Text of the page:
Sorami Hisamoto
July 09, 2013
160

# Few Things on Scala

Original presentation at Computational Linguistics Lab, Nara Institute of Science and Technology.

July 09, 2013

## Transcript

1. Few things on Scala
͍ΒͪͷͨΊͷ4DBMBೖ໳
Image: typesafe.com
Sorami Hisamoto
09 July 2013 @ PG

2. For me to digest, and to introduce some of the contents from
l'VODUJPOBM1SPHSBNNJOH1SJODJQMFTJO4DBMBz
a marvelous course by Martin Odersky (plus alpha).

3. For me to digest, and to introduce some of the contents from
l'VODUJPOBM1SPHSBNNJOH1SJODJQMFTJO4DBMBz
a marvelous course by Martin Odersky (plus alpha).
https://www.coursera.org/course/progfun

4. For me to digest, and to introduce some of the contents from
l'VODUJPOBM1SPHSBNNJOH1SJODJQMFTJO4DBMBz
a marvelous course by Martin Odersky (plus alpha).
https://www.coursera.org/course/progfun
Disclaimar
I’m just a novice.
Watch the lectures by yourself!

5. “Scala is so cool that
nobody knows it.”
Image:
- Cal Henderson

6. “I call Scala an old wine in a new bottle.”
Image:
- Venkat Subramaniam

7. Image:

8. Image:
‣ Imperative ໋ྩܕ
‣ Functional ؔ਺ܕ
‣ Logic ࿦ཧϓϩάϥϛϯά

9. Image:
‣ Imperative ໋ྩܕ
‣ Functional ؔ਺ܕ
‣ Logic ࿦ཧϓϩάϥϛϯά
Orthogonal to
Object Oriented
Programming.

10. Image:
ij
There's a strong correspondence between
Imperative Programs and Computers.

11. Image:
ij
There's a strong correspondence between
Imperative Programs and Computers.
Pure imperative programming
is limited by the
"Von Neumann" bottleneck.

12. Image:
How can we avoid
conceptualizing programs
word by word?

13. Image:
How can we avoid
conceptualizing programs
word by word?
High-level abstractions:
ideally, develop theories of
collections, shapes, strings, ...

14. Image:
How can we avoid
conceptualizing programs
word by word?
High-level abstractions:
ideally, develop theories of
collections, shapes, strings, ...
Let’s concentrate on
deﬁning theories for operators
expressed as functions.

15. Image:
Theory: data types & operations.
Normally, a theory does not describe mutations.

16. Image:
Theory: data types & operations.
Normally, a theory does not describe mutations.
e.g. (a*x + b) + (c*x + d) = (a+c)*x + (b+d)

17. Image:
Functional
Programming
Restricted sense:
programming without mutable variables, assignments,
loops, and other imperative control structures.
Wider sense:
Focusing on the functions.

18. Image:
‣ Assignment-less

19. Image:
‣ Assignment-less

20. Image:
‣ No side effects
‣ Assignment-less

21. Image:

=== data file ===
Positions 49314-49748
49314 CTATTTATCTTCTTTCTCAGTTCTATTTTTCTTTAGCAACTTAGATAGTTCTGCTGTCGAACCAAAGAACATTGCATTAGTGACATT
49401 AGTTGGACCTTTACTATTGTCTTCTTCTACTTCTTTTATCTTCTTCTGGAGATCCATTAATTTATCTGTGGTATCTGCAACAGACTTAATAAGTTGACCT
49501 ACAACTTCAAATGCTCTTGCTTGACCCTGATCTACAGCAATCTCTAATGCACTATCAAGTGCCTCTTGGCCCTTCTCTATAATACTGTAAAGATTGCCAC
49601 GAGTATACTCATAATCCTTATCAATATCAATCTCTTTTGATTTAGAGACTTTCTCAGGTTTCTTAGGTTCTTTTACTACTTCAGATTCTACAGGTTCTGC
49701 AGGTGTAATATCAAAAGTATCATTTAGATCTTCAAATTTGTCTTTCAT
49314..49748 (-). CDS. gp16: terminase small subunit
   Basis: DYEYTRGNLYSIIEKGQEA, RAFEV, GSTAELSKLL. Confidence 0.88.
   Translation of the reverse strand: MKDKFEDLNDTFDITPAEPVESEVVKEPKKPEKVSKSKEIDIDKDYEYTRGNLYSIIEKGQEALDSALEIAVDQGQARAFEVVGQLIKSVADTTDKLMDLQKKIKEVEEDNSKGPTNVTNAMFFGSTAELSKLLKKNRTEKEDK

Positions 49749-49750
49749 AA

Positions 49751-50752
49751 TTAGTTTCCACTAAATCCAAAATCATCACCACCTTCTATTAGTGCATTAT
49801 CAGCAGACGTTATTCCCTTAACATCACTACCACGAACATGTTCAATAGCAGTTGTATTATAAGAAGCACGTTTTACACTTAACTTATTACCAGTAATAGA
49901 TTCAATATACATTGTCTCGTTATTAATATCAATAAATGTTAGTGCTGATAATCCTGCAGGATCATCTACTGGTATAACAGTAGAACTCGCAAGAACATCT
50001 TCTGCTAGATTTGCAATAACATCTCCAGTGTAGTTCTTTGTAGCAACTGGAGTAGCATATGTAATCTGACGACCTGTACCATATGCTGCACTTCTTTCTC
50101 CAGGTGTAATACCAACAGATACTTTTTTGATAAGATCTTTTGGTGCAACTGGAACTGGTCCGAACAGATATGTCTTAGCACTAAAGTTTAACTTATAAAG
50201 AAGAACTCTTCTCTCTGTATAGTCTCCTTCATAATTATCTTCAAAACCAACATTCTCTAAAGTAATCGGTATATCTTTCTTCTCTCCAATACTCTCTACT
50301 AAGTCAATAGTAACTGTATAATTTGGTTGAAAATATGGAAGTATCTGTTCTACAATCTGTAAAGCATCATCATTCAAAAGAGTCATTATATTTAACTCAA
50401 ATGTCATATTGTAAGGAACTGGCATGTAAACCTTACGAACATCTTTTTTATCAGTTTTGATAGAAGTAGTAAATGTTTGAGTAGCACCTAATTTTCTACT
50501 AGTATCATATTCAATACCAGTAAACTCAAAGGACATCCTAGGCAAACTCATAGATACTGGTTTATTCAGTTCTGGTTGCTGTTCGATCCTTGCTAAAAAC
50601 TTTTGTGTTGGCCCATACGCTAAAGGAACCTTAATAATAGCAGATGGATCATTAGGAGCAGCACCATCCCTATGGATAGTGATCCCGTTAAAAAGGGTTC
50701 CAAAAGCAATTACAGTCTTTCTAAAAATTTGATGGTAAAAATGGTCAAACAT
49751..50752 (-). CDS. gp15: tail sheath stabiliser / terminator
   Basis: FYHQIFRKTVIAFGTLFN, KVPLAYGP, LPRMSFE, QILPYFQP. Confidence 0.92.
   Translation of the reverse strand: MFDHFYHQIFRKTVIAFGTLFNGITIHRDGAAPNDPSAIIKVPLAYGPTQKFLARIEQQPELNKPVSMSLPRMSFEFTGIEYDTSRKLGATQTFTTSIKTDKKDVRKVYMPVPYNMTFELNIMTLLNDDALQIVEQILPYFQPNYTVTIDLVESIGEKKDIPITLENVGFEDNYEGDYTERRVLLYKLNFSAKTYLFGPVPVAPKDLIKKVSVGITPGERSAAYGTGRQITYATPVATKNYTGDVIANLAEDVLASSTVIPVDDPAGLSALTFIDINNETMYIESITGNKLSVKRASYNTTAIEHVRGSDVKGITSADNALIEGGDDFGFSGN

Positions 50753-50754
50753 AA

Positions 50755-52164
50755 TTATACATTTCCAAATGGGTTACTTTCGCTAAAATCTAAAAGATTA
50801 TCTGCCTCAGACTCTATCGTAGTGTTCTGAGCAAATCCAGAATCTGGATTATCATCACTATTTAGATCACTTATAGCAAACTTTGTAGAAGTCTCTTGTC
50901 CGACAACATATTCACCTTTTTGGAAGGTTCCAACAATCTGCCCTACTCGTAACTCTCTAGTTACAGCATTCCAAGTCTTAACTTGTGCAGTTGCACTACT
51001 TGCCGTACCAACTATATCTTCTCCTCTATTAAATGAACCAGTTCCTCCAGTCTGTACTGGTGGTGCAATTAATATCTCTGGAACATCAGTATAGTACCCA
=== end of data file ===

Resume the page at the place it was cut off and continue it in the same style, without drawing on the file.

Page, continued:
‣ No side effects  Multiple calls.
Support concurrency.
‣ Assignment-less

22. Image:
‣ No side effects
‣ Referential transparency
Multiple calls.
Support concurrency.
‣ Assignment-less

23. Image:
‣ No side effects
‣ Referential transparency
Multiple calls.
Support concurrency.
Can move code up n' down.
Can distribute to multicore.
‣ Assignment-less

24. Image:
‣ No side effects
‣ Referential transparency
Multiple calls.
Support concurrency.
Can move code up n' down.
Can distribute to multicore.
‣ Functions are ﬁrst-class, ...
‣ Assignment-less

25. Why it matters?
Image:

26. Why it matters? Brevity.
Easier to debug.
Concurrency.
Image:

27. Image:
‣ 1959 Lisp
‣ 1975-77 ML, FP, Scheme
‣ 1978 Smalltalk
‣ 1986 Standard ML
‣ 1999 XSLT
‣ 2000 OCaml
‣ 2003 Scala, XQuery
‣ 2005 F#
‣ 2007 Clojure

28. Image:

29. ‣ Includes full support of functional programming.
Currying, pattern matching, lazy evaluation, tail recursion, immutability, etc.
‣ Static typing.
“In Java, when they said typing they meant your ﬁngers.”
“You type less, because it is more typed.
In a language that is typed less, you type more.”
Image:
OO + FP

30. Image:
Image:

31. ... if someone had shown me
the Programming in Scala book
[...] back in 2003
I'd probably have never created Groovy.

- James Strachan, the creator of Groovy
http://macstrac.blogspot.jp/2009/04/
scala-as-long-term-replacement-for.html

32. No other language on the JVM
seems as capable of being a
‘replacement of Java’ as Scala, and
the momentum behind Scala is now
unquestionable.

- Charles Nutter, the lead developer of JRuby

33. If I were to pick a language to
use today other than Java,
it would be Scala.

- James Gosling, the father of Java
Image:

34. Sounds good, but it is also ...
Image:

35. Sounds good, but it is also ...
a complex language.
a ‘kitchen sink language’.
Image:

36. The most depressing thing on Scala is [...]
most people pick up Scala as
‘Java with more concise syntax’.
”
- James Gosling